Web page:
(PhysOrg.com) -- A lot of work has been done over the years to nail down the origins of life, with much speculation given to whatever first bit of life appeared from what was before, nothing but non-living material. Unfortunately, evidence of such life has long vanished leaving researchers to try to piece together what might have happened afterwards by rewinding the genetic tape so to speak.
To that end, Michael Marshall, in a piece in New Scientist has synthesized the current thinking regarding a so-called mega-organism that is thought by many scientists to have existed some 2.9 billion years ago (more than a billion years after life is first thought to have appeared on Earth) and which split into three main parts, each of which led to one of the three main types of life now in existence on the planet.
Marshall spoke with Gustavo Caetano-Anollés of the University of Illinois, one of the leading authorities on the mega-organism known as LUCA, who suggests the multi-celled organism virtually filled the oceans and lived as sort of a single entity where individual cells traded useful traits back and forth rather than competing with one another. At some point, he says, LUCA split into three separate groups of celled organisms: bacteria, archaea and eukaryotes, the last of which is suspected of giving rise to all the plants and animals alive in the world today.
To figure out the composition of LUCA, Caetano-Anollés studied modern proteins - going on the assumption that if one or more could be found that are common to virtually all forms of modern life, the odds would be good that it existed in LUCA as well, seeing as how research has shown that the basic structures of most proteins change little over time even as their genetic structure does. Caetano-Anollés found that five to eleven percent of those he studied appeared to be universal, which he then theorized meant that they were likely present in LUCA as well.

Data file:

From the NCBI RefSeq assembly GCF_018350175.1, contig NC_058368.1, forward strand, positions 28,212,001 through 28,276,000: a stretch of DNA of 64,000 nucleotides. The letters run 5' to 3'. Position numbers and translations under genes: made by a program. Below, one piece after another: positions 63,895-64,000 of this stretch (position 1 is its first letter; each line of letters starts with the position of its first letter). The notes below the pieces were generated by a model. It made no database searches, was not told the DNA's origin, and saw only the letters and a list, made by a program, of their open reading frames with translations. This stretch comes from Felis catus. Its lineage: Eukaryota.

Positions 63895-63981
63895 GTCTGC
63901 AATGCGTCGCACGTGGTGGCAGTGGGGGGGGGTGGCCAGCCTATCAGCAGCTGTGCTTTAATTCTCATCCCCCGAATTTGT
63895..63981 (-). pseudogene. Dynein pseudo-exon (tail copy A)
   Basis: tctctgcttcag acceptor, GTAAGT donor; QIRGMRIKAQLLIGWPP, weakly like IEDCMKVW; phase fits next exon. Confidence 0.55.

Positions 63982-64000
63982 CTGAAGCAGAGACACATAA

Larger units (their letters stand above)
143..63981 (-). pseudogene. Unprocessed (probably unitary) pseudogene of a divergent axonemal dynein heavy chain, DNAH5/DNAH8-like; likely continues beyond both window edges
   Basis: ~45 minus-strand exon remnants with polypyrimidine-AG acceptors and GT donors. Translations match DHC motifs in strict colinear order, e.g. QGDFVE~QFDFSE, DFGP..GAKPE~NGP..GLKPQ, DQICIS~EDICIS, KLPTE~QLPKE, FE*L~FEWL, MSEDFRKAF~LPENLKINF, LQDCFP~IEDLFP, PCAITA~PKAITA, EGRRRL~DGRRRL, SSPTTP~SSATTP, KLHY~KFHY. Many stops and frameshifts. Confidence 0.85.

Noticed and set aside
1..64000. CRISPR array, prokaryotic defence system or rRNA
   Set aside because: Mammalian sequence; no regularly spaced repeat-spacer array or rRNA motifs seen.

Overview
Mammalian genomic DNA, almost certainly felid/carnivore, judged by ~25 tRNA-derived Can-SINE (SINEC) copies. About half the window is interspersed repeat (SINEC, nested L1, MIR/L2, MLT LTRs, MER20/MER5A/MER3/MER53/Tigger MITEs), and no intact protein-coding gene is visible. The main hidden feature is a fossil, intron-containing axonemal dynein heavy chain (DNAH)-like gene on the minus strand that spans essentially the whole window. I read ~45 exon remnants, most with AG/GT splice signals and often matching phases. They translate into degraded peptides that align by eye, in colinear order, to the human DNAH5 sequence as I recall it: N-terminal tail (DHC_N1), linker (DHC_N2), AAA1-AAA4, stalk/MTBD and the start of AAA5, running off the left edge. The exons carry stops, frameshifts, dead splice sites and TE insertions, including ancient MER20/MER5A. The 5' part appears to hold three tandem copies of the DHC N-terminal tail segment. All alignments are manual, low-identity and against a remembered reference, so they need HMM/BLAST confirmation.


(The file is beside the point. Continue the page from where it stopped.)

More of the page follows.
Then, because the types of proteins that were found to be universal were the kinds that are able to break down and extract energy from nutrients, Caetano-Anollés suggests that LUCA was able to do so as well, which seems only logical as its doubtful the mega-organism would have been able to exist without such a capability.
Marshall then contends that the cells that made up LUCA likely also had cell walls, and backs up his assertion with results found by previous research which has also found that the cells were likely compartmentalized, but lacked DNA; instead noting that it was likely RNA that such cells used to store information that could be passed on to offspring.
Whats most notable, however, is the combined work of many researchers that suggests that the cells that made up LUCA shared information rather than competed to thwart one another, in sharp contrast to how so much of the biological world operates today.
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